The annual risk analysis by the European Union's border force, Frontex, makes for sober reading. The European Union often does not know who it is letting in, nor who it allows to cross its territory:
"the identification issue concerns the potential threat to internal security. With large numbers of arrivals remaining essentially unclassified for a variety of reasons, there is clearly a risk that persons representing a security threat may be entering the EU." (p.61)
The danger this poses was evidenced last year:
"The Paris attacks in November 2015 clearly demonstrated that irregular migratory flows could be used by terrorists to enter the EU. Two of the terrorists involved in the attacks had previously irregularly entered through Leros and had been registered by the Greek authorities. They presented fraudulent Syrian documents to speed up their registration process." (p.7)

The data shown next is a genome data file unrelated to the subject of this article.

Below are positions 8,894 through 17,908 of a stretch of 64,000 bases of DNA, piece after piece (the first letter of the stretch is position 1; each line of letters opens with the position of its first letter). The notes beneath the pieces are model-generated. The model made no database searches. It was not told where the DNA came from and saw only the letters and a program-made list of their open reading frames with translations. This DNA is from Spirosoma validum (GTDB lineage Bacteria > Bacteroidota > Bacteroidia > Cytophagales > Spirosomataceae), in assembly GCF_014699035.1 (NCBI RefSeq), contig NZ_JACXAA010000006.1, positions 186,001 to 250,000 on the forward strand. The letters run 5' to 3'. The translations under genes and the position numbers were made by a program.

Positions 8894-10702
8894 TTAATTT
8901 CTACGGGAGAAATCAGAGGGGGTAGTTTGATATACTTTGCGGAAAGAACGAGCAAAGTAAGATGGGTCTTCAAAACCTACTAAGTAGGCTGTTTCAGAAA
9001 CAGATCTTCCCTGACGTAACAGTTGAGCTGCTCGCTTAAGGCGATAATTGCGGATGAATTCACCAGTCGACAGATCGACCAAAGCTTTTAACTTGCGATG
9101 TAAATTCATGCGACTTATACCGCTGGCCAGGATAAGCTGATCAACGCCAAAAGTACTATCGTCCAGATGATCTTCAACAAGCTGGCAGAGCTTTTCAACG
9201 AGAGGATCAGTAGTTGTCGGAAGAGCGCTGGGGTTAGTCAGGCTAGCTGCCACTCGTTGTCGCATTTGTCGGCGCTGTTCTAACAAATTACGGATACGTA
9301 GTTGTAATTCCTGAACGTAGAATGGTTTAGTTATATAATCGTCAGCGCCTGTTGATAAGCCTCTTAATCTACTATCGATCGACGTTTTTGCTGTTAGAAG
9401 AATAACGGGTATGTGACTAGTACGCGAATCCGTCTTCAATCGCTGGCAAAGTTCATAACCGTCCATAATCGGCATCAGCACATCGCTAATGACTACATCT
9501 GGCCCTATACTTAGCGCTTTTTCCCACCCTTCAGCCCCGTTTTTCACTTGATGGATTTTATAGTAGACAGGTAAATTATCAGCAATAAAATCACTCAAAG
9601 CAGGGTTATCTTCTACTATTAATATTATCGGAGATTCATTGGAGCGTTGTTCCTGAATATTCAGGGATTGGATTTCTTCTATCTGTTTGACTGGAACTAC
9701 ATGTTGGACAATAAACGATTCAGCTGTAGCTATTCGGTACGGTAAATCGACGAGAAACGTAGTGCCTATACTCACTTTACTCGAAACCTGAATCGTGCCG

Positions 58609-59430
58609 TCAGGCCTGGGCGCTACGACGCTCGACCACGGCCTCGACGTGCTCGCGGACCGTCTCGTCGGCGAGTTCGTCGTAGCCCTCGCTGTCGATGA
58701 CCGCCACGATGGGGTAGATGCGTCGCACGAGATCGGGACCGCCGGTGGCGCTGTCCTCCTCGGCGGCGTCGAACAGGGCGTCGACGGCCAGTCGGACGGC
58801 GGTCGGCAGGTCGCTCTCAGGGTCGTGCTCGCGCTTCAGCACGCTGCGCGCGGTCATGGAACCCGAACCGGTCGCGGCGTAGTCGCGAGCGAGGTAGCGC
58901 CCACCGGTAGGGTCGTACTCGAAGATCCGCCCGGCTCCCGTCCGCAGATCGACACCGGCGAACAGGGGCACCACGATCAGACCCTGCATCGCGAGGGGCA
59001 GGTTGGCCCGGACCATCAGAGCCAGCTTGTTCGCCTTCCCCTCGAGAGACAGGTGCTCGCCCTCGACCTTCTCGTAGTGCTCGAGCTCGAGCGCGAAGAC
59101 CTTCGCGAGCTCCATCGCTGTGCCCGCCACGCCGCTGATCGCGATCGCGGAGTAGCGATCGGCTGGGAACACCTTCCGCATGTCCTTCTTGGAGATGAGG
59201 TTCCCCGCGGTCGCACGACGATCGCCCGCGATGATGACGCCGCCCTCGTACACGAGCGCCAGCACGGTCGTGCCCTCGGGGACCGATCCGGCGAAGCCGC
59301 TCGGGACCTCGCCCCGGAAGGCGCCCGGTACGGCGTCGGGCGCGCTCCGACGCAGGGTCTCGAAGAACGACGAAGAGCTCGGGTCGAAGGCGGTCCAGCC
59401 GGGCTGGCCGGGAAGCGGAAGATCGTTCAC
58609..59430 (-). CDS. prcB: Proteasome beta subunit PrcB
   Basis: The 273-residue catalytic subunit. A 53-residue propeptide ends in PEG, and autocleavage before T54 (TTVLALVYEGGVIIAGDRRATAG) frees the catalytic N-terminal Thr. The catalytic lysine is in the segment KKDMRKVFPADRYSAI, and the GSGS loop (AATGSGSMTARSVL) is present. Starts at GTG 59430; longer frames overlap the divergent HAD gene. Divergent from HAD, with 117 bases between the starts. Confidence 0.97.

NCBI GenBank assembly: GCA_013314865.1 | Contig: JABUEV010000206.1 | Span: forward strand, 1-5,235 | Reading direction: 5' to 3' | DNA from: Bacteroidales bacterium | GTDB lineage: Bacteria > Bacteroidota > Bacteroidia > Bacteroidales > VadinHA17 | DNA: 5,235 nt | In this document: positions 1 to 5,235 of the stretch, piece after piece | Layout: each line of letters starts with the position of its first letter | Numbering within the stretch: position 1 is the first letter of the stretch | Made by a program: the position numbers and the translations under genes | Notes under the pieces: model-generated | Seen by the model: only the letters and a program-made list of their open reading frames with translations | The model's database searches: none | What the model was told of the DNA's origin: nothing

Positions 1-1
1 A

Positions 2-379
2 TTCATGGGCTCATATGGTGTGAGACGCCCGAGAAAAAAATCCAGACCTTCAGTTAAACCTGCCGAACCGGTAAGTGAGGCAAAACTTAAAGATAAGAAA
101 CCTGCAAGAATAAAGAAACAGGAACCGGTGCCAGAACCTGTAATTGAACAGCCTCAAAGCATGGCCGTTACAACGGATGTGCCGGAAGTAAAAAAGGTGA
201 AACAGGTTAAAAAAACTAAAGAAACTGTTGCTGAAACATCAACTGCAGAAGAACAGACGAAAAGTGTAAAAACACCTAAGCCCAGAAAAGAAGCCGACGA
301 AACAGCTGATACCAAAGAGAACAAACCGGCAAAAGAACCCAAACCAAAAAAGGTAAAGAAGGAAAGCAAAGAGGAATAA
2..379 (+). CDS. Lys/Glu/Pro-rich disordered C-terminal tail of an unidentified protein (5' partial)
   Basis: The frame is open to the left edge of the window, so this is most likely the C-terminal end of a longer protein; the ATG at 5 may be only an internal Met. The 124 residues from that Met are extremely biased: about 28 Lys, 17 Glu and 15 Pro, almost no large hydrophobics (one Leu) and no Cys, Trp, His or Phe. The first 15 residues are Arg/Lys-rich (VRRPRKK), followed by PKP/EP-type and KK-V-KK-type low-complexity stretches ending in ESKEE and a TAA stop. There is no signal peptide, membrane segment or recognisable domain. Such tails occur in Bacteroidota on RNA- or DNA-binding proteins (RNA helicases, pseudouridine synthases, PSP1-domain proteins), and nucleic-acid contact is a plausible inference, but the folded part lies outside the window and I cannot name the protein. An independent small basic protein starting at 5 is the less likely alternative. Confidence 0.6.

Britain has a degree of protection against such individuals, as we are not part of the Schengen agreement allowing free movement across the EU. However there is nothing to stop British jihadis mingling and liaising with such individuals once they have entered Europe, and all would be able to enter the UK, unquestioned, as soon as they obtain EU citizenship. Indeed Angela Merkel has guaranteed the right to remain to all Syrians, making Syrian documentation, whether genuine or fraudulent, ever more valuable to those with malign intent.
The European Union is making Britain less safe.